Flounder season closes for 6 weeks while snook, tarpon fishing stays hot

There is a distinct feeling of fall in the air. It's not quite as muggy as it usually is. Sometimes the wind blows out of the north. The days are getting sorter and the tides are higher.

The fish are telling us, too, if you listen. Snook are moving into their winter spots and trying to fatten up on what little bait is leftover. Tarpon are biting in the lagoon and the big ones are off the beaches before they begin moving south. Pompano have begun to cruise along the beaches and sand bars on their way south as well.

And the flounder are coming in from the deep. That's why the FWC is closing the season Oct. 15 to protect them when they spawn in our inlets.

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Robert Laughlin of Port St. Lucie caught & released this spotted seatrout while wade fishing Oct. 11, 2022 with a topwater plug in the Indian River Lagoon with Jayson Arman of Thats R Man fishing.
Robert Laughlin of Port St. Lucie caught & released this spotted seatrout while wade fishing Oct. 11, 2022 with a topwater plug in the Indian River Lagoon with Jayson Arman of Thats R Man fishing.

Closures & regulations changes in effect: Anglers are reminded about these fishery harvest closures currently underway and ones about to begin and end.

  • Flounder: Harvest closed from Oct. 15 through Nov. 30. Harvest re-opens Dec. 1.

  • Hogfish: Harvest of hogfish closed from Oct. 31 to April 30, 2023 in the waters of the Atlantic Ocean off the coast of Florida.

  • Redfish: Harvest of redfish is banned in the Indian River Lagoon and Mosquito Lagoon beginning Sept. 1.

  • Alligator: Hunt season open Aug. 15-Nov. 1. Permits required.

  • Snook: Season opens statewide Sept. 1.

  • Lobster: Regular season opened Aug. 6.

  • Dolphin: New fishing regulations began May 1 for state waters. Bag limit is now 5 fish per day per angler; Vessel limit is now 30 fish per day. Captain & crew may not be included in limit.

  • Grouper: Shallow water grouper season is open May 1 through Dec. 31. That includes gag grouper, red grouper, scamp and six other lesser species.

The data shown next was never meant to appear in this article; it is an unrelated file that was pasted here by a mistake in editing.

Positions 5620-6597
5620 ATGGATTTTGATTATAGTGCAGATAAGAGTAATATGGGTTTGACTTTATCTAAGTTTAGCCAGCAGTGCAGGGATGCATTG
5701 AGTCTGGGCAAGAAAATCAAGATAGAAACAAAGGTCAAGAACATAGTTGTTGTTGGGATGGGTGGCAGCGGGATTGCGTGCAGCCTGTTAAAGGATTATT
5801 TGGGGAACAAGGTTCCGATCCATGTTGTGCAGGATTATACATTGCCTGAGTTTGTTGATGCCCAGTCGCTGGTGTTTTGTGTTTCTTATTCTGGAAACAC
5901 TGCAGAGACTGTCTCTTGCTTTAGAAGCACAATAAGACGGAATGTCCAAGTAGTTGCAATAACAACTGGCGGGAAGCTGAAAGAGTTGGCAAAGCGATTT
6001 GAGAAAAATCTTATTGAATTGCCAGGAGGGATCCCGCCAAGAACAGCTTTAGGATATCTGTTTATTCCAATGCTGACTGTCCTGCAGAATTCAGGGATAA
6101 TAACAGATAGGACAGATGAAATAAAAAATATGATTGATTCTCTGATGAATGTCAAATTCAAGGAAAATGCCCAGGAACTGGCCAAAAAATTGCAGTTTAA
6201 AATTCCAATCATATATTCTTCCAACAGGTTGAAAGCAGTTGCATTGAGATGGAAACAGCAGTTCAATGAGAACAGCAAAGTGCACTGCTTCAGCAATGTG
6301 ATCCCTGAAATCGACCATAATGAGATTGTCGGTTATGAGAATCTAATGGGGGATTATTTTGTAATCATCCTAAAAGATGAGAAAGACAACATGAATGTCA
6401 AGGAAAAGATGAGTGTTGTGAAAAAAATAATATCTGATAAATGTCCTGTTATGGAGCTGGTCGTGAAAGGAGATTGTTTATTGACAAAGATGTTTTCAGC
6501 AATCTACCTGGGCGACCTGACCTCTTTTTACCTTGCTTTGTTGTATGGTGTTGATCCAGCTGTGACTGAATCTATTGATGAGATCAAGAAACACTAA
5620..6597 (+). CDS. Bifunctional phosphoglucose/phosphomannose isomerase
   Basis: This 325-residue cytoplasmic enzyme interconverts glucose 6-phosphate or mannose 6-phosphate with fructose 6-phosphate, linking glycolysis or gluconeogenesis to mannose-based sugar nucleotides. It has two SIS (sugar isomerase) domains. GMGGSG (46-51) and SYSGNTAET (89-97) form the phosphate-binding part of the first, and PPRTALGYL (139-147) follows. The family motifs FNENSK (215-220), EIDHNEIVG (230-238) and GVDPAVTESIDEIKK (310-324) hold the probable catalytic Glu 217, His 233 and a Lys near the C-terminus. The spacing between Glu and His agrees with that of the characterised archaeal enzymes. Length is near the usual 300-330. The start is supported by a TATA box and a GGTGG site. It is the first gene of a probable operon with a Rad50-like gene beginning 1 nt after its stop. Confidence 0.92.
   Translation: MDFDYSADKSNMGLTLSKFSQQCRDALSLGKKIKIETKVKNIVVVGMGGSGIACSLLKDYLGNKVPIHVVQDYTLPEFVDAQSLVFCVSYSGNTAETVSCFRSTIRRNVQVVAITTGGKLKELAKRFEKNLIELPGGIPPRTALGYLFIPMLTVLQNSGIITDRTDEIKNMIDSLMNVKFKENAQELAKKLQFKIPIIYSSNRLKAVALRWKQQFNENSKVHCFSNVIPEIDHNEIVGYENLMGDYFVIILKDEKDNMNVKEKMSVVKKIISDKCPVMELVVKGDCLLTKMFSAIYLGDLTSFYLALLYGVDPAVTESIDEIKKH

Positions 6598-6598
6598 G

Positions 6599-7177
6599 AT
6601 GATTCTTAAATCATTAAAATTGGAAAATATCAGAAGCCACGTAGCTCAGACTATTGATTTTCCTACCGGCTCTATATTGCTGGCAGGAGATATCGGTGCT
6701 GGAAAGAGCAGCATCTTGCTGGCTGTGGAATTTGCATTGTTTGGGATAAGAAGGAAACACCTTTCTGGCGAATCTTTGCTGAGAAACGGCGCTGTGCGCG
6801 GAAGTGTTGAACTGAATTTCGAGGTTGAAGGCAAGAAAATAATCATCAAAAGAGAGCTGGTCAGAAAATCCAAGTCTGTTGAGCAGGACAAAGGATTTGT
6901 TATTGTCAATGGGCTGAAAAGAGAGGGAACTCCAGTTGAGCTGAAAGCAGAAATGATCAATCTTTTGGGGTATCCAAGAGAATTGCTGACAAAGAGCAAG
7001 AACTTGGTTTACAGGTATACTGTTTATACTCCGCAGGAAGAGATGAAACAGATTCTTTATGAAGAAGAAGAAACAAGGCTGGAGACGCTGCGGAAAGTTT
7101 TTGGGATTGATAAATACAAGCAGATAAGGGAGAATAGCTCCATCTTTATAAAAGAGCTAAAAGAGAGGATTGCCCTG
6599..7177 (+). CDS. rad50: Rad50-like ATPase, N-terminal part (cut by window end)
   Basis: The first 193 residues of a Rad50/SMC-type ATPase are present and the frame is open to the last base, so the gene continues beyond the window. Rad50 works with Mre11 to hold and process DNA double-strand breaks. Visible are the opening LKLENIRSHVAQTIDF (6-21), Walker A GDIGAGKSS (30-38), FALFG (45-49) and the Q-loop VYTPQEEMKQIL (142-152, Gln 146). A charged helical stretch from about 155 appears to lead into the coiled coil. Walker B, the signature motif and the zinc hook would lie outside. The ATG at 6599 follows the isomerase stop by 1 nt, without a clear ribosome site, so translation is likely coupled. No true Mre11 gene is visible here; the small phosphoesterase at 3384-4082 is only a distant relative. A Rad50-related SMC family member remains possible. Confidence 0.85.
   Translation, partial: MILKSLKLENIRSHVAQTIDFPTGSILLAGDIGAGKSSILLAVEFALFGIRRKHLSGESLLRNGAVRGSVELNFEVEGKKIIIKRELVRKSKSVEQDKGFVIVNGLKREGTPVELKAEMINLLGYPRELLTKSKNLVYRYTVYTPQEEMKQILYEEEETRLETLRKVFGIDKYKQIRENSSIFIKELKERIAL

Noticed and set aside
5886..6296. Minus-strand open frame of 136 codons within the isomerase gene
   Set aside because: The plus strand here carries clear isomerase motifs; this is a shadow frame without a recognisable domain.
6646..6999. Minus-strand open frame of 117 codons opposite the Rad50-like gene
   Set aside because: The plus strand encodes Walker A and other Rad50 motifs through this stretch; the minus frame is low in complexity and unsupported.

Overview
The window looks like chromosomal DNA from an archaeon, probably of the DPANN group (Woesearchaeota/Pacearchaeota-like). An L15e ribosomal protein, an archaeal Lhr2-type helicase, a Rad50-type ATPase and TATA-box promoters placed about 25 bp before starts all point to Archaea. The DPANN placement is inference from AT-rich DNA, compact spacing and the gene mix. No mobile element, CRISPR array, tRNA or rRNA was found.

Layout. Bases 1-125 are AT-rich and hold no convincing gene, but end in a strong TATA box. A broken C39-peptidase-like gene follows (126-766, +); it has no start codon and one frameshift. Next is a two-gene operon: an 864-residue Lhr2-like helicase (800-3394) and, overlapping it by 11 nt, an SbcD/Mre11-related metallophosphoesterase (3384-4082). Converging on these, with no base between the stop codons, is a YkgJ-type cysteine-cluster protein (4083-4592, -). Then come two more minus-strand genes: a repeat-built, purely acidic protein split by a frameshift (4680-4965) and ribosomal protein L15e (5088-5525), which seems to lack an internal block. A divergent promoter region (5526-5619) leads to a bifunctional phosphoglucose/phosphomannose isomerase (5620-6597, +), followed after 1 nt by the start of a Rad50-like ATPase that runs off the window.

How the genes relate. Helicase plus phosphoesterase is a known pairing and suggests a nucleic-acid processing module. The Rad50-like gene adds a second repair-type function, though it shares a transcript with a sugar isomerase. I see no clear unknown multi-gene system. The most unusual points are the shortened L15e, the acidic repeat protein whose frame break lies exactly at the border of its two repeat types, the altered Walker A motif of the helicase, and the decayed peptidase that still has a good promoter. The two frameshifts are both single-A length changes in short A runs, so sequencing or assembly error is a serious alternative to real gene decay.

• Tilefish: A commercial fishing closure is in place beginning July 6 until Dec. 31, 2022.

  • Bass: Bass at Headwaters Lake will soon become all catch and release.

For complete fishing regulations in Florida go to

Indian River Lagoon

Offshore: There were some cobia caught on the reefs where mangrove snapper and mutton snapper were biting, in 70 to 90 feet of water. Kingfish have also been around. With the winds increasing this week, anglers can expect it to get sporty in the Gulf Stream, but staying closer to shore may be more comfortable.

Inshore: High tides are affecting spots around and south of Vero Beach. Snook and redfish can be caught along the mangroves with jigs or live shrimp. Sebastian Inlet is a good place to focus efforts. A front coming may make conditions hairy for a few hours, but snook, redfish, tarpon, jacks and snapper are biting on live bait. Use greenies or Gotcha plugs for Spanish mackerel and bluefish from north jetty. Remember flounder season is closed for harvest Oct. 15 to Nov. 30.

Freshwater: Headwaters Lake and Stick Marsh are high but fishing is good. Cooler water is helping the fishing get better. Caution operating a boat along the edges.

St. Lucie County

Offshore: Snapper fishing is being affected by the stronger tides this week. Some kingfish and cobia are biting though. On days when seas allow, the dolphin, blackfin tuna and wahoo are on the southern migration for the next couple of months.

Inshore: Jayson Arman of That's R Man land-based fishing charters out of Billy Bones Bait and Tackle guided Robert Laughlin to some beautiful seatrout catches along the east shoreline north of the power plant in the India River Lagoon using a topwater plug around schools of mullet. Arman said the grassflats are coming back in some areas because the lack of rainfall and the few manatees around.

Surf: Paul Sperco of Capt. Paul's Surf Fishing Charters said the beaches of Hutchinson Island have been hit and miss for good fishing conditions. Some beaches have had dirty water. Other beaches have had seaweed. Others have had both. But there are whiting and pompano coming. On a day or tide when conditions clear up, that's the time to strike, he said. Use Fishbites EZ Flea or clam strips to find the bite.

Martin County

Offshore: Capt. V.J. Bell of Stuart Big Game Fishing charters out of Hutchinson Island Marriott Marina recently took the Alderdice family from Kentucky fishing. Harrison, Bennett, Clayton and Erin Alderdice reeled in mahi mahi, vermilion snapper and a mutton snapper (taken by a shark). Tuna and wahoo are also running the currents.

Inshore: Capt. Jim Walden of Night Stalker charters in Jensen Beach has been steering clients to catches of snook, tarpon and Goliath grouper in the Indian River Lagoon using chunked dead mullet, live finger mullet and bunker. Walden is fishing the area from the Stuart Causeway to the Power Plant when winds allow.

Lake Okeechobee

The level of the lake is still rising while the lake continues to receive water from the Kissimmee River valley. It's at 14.79 feet above sea level, but Corps officials don't think it will climb high enough to have to release water downstream. Bass are taking advantage moving to their usual fall spots to feed in 2-3 feet of water along Observation Shoal, Point of the Reef and in Sportsman's Channel.

Ed Killer is TCPalm's outdoors writer. Sign up for his and other weekly newsletters at Friend Ed on Facebook at Ed Killer, follow him on Twitter @tcpalmekiller or email him at

This article originally appeared on Treasure Coast Newspapers: Flounder season closed; Tarpon, snook fishing good, pompano hit & miss